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The Metamorphosis of #96, Head-Over-Heels

We first came across Head-Over-Heels on the Bay at last July's Plastic Classic Regatta. At the Classic Head-Over-Heels won two medals in the Concourse d'Elegance; one for it's interior and one for its single handing set-up.

Intrigued by this ever since, we went over to Alameda's Grand Marina on a rainy January morning to meet with Rob and find out more about Head-Over-Heels. "I think real reason we won the medals is that the judges liked our beer and laughed at my jokes", Rob said modestly as he showed me around the splendid interior. Rob opened the top to the ice box and said "it's actually a refrigerator. It has a Peltier Effect cooler that keeps it about 40 degrees in the summertime. It only draws about 1 amp." While it's not hard to imagine a committee from the Bay View Boat Club finding a boat with a real refrigerator filled with ice cold beer to be well appointed, that obviously was not the whole story. As the photos show, Head-Over-Heels main cabin has been meticulously redone. Rob continued giving me pointers, "They also said that not only does the bookshelf have to be good, it has to be filled with the right kind of books." His bookshelf, left, is not only craftsmanship, it is properly filled with classic nautical reading.

Rob keeps a photo album on board which documents the changes to Head-Over-Heels since he and Marilyn got her in 1991. "We found her lying in the mud in Point San Pablo", back when she was still "Grumpy". Rob almost didn't buy her, but did in the end because he "wanted a good, sound, affordable ocean boat. One I could put as much into as I could. The Triton was the right size boat to do it." Rob's photos of Grumpy showed a typical sad, long neglected boat.

The first thing Rob did was to get the hull looking good again. "When we brought the gel coat back to life, we first wet sanded the entire topsides with 600 grit. Then, using rubbing compound and a large power polisher, we polished out the surface to remove the scratches from sanding. After we were satisfied with the finish, we waxed and buffed to protect the gel coat from oxidation. The job took several days of standing on scaffolding and working the gelcoat. The finish was well worth the time involved, as you can see from the pictures, and staved off an expensive paint job." The photos on the right tell it all. Immediate visions of a glistening, blue Dogstar pass through my mind.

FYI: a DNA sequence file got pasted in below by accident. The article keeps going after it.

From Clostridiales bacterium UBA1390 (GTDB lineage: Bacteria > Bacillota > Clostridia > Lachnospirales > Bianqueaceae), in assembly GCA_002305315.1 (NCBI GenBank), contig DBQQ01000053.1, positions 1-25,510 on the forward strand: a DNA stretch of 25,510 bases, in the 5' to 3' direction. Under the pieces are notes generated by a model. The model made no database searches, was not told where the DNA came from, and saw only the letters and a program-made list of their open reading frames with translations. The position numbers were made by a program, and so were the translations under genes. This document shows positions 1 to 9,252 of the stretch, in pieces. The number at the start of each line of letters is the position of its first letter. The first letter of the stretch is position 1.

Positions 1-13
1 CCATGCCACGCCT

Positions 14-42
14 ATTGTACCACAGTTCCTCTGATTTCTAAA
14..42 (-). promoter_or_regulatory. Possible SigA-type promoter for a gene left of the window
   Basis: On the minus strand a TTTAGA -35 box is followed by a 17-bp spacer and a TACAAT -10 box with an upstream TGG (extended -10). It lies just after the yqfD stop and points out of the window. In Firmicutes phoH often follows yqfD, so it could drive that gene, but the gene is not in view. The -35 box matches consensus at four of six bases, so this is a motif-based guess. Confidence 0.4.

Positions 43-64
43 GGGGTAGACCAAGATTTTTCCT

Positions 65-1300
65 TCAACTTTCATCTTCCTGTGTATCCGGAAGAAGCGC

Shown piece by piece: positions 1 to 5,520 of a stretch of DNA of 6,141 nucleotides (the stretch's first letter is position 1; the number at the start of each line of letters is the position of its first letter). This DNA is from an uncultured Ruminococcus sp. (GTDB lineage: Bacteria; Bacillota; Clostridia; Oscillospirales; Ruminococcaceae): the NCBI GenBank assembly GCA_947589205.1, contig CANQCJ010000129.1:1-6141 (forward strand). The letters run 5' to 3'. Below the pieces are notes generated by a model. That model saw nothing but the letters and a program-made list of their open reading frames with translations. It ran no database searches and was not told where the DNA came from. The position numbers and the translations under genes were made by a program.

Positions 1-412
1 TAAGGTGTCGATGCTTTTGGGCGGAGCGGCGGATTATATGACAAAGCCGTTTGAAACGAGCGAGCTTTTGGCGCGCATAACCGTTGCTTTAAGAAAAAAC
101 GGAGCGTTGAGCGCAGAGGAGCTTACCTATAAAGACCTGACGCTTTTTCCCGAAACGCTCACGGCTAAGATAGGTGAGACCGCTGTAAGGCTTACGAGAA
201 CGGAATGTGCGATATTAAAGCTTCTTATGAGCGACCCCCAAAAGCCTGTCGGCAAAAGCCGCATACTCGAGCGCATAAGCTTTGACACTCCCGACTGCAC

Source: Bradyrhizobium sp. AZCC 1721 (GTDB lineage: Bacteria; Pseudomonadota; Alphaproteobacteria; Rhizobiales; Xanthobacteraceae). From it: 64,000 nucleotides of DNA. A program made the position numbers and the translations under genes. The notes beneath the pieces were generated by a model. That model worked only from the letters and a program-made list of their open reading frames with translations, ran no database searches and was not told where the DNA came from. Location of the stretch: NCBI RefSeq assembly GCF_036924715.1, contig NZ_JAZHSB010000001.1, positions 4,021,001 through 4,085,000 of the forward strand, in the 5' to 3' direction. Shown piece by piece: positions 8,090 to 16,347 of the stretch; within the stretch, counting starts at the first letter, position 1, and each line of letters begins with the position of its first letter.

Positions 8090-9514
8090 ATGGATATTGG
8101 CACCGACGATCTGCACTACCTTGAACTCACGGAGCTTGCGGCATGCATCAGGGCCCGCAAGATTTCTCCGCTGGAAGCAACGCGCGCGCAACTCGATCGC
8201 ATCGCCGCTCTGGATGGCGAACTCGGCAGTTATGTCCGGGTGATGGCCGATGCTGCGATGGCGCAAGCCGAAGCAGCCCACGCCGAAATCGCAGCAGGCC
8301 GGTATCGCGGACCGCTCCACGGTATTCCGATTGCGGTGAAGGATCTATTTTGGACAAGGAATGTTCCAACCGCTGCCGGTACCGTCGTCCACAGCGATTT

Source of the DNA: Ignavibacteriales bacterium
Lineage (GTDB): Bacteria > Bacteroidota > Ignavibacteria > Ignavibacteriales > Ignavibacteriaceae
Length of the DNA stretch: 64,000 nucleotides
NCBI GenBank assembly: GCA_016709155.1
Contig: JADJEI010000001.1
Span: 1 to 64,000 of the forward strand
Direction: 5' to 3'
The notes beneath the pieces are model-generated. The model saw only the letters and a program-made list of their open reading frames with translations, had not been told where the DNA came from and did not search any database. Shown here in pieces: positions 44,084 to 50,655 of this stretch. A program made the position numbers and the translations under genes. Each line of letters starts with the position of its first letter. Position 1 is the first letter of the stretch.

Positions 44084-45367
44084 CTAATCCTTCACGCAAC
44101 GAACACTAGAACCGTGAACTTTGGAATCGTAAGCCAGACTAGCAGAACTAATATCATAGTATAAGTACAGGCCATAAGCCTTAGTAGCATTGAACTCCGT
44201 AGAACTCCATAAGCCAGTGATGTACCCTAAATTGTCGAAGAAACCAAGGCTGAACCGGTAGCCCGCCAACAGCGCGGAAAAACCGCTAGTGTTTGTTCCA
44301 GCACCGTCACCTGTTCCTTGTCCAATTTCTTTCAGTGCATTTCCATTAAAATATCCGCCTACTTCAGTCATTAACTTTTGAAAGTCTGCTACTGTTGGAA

"The renovation was done as sequential, major projects. We sailed her most of the time while doing the major projects".

In order to add a stove and a real sink and counter, Rob started from scratch by ripping out the starboard bunk. The photos below take off from that point. Patterns were made to size things up. Cut pieces fitted up, the remains of the old sink and counter came out. Lots of work later, the finished product. "I hired someone to do the wooden molding. I didn't think I could do a good enough job."

The sink, by the way, has hot running water.

Another major interior job for Rob was to remove the old Atomic 4 and replaced it with a diesel. I asked him about one of my dark fears; removing bolts that have held down the engine for 30 years. "They came right out. I came prepared to cut them out but it turns out that the engine mount is wood that is attached to the hull with glass. The mounting bolts go into the wood." Good think to know. Rob removed the engine in a single day with the help of a friend, a chain hoist and an all-purpose 4x4 and did the diesel installation work himself.

Besides the interior work, Rob's also been busy on the deck. Remember, he and Marilyn also won an award for single-handed set up. He's added a pushpit which was built by Railmakers in Alameda. "They have patterns. I took a photo of the boat down there and picked one out I thought would look good." He has a new mast from Ballanger in Santa Cruz. "Ballanger builds it, fits it up and then takes it apart. The mast and boom cost about $4K." Rob's new mast has two main halyards, two jib halyards (all internal) and a solid vang that eliminates the need for a topping lift.

And so, as the dreary January rain continued, I stood in the shelter of Rob's new dodger, admiring the workmanship of the seahood he'd installed over the slide hatch, regretting that we couldn't go out for a pleasant, sunny sail to try out the orderly arrangement of lines which come back to the cockpit and, perhaps, cook a snack on the propane barbeque mounted on the pushpit while the autopilot faithfully guided us on our way. Instead, I went to Dogstar and pumped rainwater out of the bilge.

You can reach Rob at